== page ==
Art projects can fundamentally be anything you like, as long as you say they’re art at the end of it all. They don’t always work, or work well, but they often explore new ideas. Often, artists working on installations fall back on similar tools and techniques used by the maker community. [Julian] is no exception, and his Biotic Explorers work has many touchstones that will be familiar to the Hackaday set.
The Biotic Explorers Research Group is a broad art project, involving the creation of a fictitious scientific association. [Julian] created imaginary scientists, reports, and research to flesh out this world. The project culminates in the development of a prototype communications system, which uses pH sensors at either end of a fungal network in soil to send messages.
Liquids are applied to change the pH of the system, which can be picked up at the other end of the soil bed. The pH levels are read as digital signals, with pH levels either side of neutral reading as high and low bits. pH sensors can be expensive, so [Julian] chose the cheapest available, and tapped into their LCD display lines to read their output into an microcontroller. The system displays data using commonly available OLED displays, and hobby servo motors are used to control the dispensing of liquid.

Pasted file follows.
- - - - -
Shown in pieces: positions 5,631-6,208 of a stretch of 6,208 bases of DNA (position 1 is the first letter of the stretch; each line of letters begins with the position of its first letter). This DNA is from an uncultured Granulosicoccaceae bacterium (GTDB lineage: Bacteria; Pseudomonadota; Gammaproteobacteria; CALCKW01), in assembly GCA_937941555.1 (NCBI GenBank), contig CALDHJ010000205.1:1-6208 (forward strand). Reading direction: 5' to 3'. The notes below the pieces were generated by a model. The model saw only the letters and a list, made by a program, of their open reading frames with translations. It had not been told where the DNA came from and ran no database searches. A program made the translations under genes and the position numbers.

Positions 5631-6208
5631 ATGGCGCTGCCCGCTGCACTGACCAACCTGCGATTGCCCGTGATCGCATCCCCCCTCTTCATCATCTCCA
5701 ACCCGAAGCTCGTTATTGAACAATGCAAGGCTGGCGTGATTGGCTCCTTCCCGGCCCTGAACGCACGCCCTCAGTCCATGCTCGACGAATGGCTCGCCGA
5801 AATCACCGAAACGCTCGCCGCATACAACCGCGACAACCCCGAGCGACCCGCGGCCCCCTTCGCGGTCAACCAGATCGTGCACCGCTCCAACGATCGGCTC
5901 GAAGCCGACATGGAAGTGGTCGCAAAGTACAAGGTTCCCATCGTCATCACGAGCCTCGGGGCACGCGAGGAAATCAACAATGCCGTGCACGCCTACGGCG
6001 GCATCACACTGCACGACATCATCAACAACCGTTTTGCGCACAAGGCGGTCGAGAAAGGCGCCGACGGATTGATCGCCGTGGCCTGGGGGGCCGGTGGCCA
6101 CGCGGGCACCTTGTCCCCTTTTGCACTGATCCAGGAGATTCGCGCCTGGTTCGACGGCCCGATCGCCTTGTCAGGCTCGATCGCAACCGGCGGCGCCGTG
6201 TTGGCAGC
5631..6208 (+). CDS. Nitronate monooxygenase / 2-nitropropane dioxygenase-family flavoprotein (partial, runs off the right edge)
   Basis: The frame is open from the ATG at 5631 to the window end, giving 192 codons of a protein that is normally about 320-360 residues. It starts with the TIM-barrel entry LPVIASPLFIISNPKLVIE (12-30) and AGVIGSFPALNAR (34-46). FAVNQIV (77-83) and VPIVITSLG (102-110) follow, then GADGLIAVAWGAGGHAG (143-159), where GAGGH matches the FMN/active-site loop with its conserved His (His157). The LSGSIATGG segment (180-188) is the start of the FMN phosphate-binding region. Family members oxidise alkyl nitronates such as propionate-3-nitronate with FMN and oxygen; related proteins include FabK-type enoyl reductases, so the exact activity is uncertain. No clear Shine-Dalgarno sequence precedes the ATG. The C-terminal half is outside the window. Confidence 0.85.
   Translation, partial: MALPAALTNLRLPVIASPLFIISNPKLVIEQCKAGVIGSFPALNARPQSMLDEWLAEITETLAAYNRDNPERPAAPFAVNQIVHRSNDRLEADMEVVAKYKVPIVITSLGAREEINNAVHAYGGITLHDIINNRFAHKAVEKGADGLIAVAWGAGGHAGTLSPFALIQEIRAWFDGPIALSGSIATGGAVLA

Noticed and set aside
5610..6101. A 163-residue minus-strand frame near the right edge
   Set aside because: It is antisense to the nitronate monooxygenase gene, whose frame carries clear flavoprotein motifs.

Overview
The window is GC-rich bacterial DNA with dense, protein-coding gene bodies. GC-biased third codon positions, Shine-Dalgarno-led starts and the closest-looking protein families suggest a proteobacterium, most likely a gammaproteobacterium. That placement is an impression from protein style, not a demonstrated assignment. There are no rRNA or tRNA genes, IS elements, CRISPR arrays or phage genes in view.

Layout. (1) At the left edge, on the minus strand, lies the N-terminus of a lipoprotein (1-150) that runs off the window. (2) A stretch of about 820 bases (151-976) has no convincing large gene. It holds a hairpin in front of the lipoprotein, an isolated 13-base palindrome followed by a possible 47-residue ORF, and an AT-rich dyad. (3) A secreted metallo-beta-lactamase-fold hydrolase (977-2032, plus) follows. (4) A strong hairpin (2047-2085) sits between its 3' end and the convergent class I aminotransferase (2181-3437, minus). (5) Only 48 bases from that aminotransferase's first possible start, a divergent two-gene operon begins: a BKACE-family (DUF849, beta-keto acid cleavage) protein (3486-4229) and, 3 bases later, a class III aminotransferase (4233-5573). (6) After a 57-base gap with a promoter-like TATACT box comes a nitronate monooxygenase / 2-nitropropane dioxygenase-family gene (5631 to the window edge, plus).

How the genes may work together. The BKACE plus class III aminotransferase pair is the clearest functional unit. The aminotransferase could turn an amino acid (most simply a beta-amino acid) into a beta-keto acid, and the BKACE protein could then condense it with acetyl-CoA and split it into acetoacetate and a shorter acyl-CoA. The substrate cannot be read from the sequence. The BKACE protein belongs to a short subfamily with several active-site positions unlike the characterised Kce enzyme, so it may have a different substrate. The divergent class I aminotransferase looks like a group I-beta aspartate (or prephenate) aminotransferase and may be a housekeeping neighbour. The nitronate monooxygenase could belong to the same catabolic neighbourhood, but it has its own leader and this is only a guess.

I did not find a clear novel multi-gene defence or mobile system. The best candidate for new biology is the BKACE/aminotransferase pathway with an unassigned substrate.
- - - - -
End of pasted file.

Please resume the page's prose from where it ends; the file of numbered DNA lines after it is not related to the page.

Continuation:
Due to time constraints, [Julian] was unable to get the system fully functional. Sending data as pH levels through fungus proved unreliable and slow, but we suspect with further development, the system could be improved. Regardless, the project serves as an excellent example of the work that goes into a functional art installation. The thesis sheds further detail on the development of the project.
We’re no strangers to an art installation here – whether it’s Markov chains or glowing balloons.
8 thoughts on “Artistic Attempt To Send Digital Signals Via Fungus”
This is great! I love the project and the whole idea of the fictitious association.
Why am I thinking about adding tardigrades now?
I somehow seem to remember an initiative somewhere some time where they tried using fungus behaviour and growth as a processor somehow…
Someone used fungus to generate an optimum route for (iirc) the london underground. Basing each station as a high nutrient zone with only basic nutrients in between.
Wasn’t that slime mould rather than fungus?
Yes. Though moulds are a type of fungus. And it turns out it was the Tokyo metro.
Slime molds are no longer categorized as fungi. https://en.wikipedia.org/wiki/Slime_mold
I thought it was “science” or “project” if it worked, and “art” if it didn’t produce the results you wanted :)
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